You can also see our Mathematics personal statement examples; these will help you to gain an insight into what you need for your personal statement.

What are my study options?

Maths can be divided into two sections when studied at undergraduate level; pure mathematics degree and applied mathematics degree. Applied maths involves real-world problems, while pure maths is concerned with theory. Most degrees in this area will cover both of these areas, but allow individuals to narrow their focus and choose their modules in the second and third year to tailor their degree to their interests.

The majority of maths degrees will be three years in length; however, some universities offer MMAth (Masters of Maths) courses which are integrated degrees. Integrated degrees are four years in length and are a combination of a Bachelor’s and Master’s degree (undergraduate, and postgraduate). Also, other degree options include a combined degree where students can study two areas in depth, and these tend to be similar subjects that complement each other, such as; economics, finance, physics, and psychology.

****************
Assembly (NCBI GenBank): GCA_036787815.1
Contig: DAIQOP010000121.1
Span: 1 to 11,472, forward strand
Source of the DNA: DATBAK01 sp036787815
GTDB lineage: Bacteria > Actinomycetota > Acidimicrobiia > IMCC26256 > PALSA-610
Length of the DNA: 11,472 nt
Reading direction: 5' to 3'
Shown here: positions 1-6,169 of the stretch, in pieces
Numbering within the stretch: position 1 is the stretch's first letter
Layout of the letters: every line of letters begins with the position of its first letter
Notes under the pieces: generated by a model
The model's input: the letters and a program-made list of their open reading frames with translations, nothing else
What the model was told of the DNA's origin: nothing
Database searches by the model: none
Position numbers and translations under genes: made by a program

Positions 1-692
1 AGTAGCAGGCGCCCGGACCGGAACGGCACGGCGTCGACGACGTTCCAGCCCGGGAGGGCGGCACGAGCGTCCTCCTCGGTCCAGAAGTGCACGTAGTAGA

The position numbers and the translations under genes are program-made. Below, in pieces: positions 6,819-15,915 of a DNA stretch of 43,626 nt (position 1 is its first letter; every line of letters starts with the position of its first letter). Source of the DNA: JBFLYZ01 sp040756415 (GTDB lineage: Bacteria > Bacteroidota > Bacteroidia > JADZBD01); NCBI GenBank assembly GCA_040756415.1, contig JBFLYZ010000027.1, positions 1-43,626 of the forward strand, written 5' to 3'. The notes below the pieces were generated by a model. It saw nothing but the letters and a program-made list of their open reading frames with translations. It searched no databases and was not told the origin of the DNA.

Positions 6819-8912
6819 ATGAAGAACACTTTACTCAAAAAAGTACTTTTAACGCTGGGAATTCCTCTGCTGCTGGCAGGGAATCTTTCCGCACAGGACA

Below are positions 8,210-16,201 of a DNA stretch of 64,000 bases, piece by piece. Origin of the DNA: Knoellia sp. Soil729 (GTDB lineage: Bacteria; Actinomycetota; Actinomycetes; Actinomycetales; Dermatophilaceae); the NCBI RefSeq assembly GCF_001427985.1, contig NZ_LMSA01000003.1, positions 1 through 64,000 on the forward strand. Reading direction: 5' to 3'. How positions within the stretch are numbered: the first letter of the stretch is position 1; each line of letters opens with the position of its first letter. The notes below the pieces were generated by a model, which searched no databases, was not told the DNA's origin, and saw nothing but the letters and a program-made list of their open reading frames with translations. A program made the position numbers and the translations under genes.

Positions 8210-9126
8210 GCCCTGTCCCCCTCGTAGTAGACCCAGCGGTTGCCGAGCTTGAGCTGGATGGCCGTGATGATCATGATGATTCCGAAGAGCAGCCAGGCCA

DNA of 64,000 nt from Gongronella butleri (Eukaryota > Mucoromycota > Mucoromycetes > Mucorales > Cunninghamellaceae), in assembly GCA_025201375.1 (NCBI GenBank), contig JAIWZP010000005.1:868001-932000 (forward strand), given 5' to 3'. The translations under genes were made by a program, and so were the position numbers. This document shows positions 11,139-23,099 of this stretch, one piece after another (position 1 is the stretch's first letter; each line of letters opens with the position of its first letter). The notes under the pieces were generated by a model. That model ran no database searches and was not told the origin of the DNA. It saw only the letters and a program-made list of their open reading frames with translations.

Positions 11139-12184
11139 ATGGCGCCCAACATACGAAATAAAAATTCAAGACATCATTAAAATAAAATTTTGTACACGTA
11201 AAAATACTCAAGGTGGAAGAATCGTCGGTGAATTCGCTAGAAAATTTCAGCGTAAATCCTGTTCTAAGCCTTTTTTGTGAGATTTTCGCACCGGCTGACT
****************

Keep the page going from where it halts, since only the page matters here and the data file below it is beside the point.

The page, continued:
Students will learn through many modules and classes, and the subjects tend to include: calculus, mechanics, computational mathematics, statistics, number theory and group theory.

What should I expect from studying Mathematics?

Studying mathematics is not easy, and if students are finding it difficult to comprehend the work, they should contact their personal tutors and lecturers for help. Maths will also involve problem-solving and probably feel as if the issue will never be resolved – which can be frustrating.